-Well-known examples of nonlinear [[novel]]s are [[Laurence Sterne]]'s ''[[Tristram Shandy]]'', [[Thomas Carlyle]]'s ''[[Sartor Resartus]]'', [[James Joyce]]'s ''[[Ulysses]]'' and ''[[Finnegans Wake]]'', [[William S. Burroughs]]' ''[[Naked Lunch]]'', [[Joseph Heller]]'s ''[[Catch-22]]'', and [[Carole Maso]]'s book ''Ava: a novel'' (1993). The technique has been used since the beginnings of literature (see [[In media res]]).+[[Scott McCloud]] argues in [[Understanding Comics]] that the narration of comics is nonlinear because it relies on the reader's choices and interactions.
-===In film===+All of [[Chuck Palahniuk]]'s work feature nonlinear narratives.
-Nonlinearity has become very common in [[film]]. Some good examples of movies with nonlinear plots include ''[[Memento]]'', ''[[Pulp Fiction (film)|Pulp Fiction]]'', ''[[21 Grams]]'', ''[[The Prestige]]'', ''[[Kill Bill]]'', ''[[Run Lola Run]]'' as well as ''[[Andrei Tarkovsky]]'''s ''[[The Mirror (1975 film)|The Mirror]]''.+==Film==
 +:''[[Timeline of nonlinear films]]''
 +Defining nonlinear structure in film is, at times, difficult. Films may use extensive [[flashback]]s or [[flashforward]]s within a linear storyline, while nonlinear films often contain linear sequences. [[Orson Welles|Orson Welles']] ''[[Citizen Kane]]'' (1941), influenced structurally by ''[[The Power and the Glory (film)|The Power and the Glory]]'' (1933), and [[Akira Kurosawa|Akira Kurosawa's]] ''[[Rashomon (film)|Rashomon]]'' (1950) use a non-chronological flashback narrative that is often labeled nonlinear.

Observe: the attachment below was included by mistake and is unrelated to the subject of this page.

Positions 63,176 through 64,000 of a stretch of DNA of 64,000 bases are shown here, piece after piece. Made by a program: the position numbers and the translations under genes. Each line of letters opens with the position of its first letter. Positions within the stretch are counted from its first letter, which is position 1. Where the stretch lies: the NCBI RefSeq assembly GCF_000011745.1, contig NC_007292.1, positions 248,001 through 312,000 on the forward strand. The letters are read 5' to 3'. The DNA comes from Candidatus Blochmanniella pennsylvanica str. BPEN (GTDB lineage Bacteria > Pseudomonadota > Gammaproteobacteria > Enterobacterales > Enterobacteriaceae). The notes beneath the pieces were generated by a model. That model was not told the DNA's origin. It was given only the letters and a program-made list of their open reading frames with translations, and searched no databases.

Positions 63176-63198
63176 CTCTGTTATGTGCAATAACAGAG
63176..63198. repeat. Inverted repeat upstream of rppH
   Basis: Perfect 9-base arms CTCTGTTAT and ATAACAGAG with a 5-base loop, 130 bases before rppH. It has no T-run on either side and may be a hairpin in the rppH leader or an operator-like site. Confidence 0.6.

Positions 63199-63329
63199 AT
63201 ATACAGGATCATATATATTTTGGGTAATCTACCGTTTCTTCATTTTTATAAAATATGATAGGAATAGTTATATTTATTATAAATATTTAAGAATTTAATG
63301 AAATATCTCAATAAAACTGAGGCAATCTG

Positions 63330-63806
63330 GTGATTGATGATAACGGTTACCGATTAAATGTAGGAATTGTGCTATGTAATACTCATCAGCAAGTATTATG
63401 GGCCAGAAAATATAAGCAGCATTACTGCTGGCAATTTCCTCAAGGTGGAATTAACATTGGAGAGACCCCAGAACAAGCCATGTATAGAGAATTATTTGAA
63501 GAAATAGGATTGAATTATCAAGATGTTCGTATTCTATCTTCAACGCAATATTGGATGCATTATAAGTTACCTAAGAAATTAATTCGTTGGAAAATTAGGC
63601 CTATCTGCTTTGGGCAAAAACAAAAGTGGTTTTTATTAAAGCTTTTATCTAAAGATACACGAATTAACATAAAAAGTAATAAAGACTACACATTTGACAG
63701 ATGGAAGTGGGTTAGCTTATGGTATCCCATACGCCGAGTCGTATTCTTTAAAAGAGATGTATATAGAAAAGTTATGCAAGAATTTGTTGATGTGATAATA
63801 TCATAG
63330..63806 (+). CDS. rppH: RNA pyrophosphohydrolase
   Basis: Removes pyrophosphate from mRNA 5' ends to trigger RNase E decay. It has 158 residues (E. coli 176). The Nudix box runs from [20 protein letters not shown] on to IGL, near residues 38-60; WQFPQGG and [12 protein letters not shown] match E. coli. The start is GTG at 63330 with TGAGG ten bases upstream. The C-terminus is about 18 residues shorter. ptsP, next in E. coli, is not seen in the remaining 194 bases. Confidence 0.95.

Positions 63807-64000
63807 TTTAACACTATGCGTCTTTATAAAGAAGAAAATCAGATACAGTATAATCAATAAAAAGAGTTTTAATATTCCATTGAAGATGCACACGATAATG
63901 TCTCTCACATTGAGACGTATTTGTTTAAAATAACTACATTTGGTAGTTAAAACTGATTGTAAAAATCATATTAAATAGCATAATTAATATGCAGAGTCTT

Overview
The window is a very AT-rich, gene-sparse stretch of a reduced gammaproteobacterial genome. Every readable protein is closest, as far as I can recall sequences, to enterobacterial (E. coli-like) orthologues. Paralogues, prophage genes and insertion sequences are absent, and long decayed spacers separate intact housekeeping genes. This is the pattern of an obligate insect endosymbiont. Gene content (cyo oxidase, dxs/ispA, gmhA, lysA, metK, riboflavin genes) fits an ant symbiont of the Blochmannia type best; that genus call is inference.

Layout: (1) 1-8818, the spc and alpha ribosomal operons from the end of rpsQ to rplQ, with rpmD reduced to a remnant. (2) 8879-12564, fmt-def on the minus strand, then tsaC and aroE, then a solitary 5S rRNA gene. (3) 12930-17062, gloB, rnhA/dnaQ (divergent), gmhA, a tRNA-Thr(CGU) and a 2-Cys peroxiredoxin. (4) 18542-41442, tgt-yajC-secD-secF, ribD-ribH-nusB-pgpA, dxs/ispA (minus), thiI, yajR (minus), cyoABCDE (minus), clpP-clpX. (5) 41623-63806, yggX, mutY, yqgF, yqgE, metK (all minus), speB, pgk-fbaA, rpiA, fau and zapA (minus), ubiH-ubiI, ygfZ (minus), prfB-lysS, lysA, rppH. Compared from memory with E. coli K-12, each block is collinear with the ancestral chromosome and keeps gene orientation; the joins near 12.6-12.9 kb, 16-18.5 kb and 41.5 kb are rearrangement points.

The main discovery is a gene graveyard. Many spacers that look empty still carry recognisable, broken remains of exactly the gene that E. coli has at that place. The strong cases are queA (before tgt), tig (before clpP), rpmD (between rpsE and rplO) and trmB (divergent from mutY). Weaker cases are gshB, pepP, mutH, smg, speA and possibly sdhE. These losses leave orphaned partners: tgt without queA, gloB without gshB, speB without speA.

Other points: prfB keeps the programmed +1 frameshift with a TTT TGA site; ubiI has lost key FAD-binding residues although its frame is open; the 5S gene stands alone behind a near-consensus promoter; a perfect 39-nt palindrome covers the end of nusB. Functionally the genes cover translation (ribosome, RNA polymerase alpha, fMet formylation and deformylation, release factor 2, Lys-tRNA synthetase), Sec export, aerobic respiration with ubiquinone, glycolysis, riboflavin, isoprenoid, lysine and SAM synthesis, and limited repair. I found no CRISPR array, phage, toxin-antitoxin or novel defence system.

-===In video games===+===Silent and early era===
 +Experimentation with nonlinear structure in film dates back to the [[silent film]] era, including [[D.W. Griffith|D.W. Griffith's]] ''[[Intolerance (film)|Intolerance]]'' (1916) and [[Abel Gance|Abel Gance's]] ''[[Napoléon (1927 film)|Napoléon]]'' (1927). Nonlinear film emerged from the French [[avant-garde]] in 1929 with [[Luis Buñuel]] and [[Salvador Dali|Salvador Dali's]] ''[[Un Chien Andalou]]'' (English: ''An Andalusian Dog''). The [[surrealist]] film jumps into fantasy and juxtaposes images, granting the filmmakers an ability to create statements about the Church, art, and society that are left open to interpretation Buñuel and Dali's ''[[L'Âge d'or]]'' (1930) (English: ''The Golden Age'') also uses nonlinear concepts. The revolutionary Russian filmmakers [[Sergei Eisenstein]], [[Vsevolod Pudovkin]], and [[Alexander Dovzhenko]] also experimented with the possibilities of nonlinearity. Eisenstein's ''[[Strike (film)|Strike]]'' (1925) and Dovzhenko's ''[[Earth (1930 film)|Earth]]'' (1930) hint at a nonlinear experience. English director [[Humphrey Jennings]] used a nonlinear approach in his [[World War II]] documentary ''[[Listen to Britain]]'' (1942).
 +===Post-war===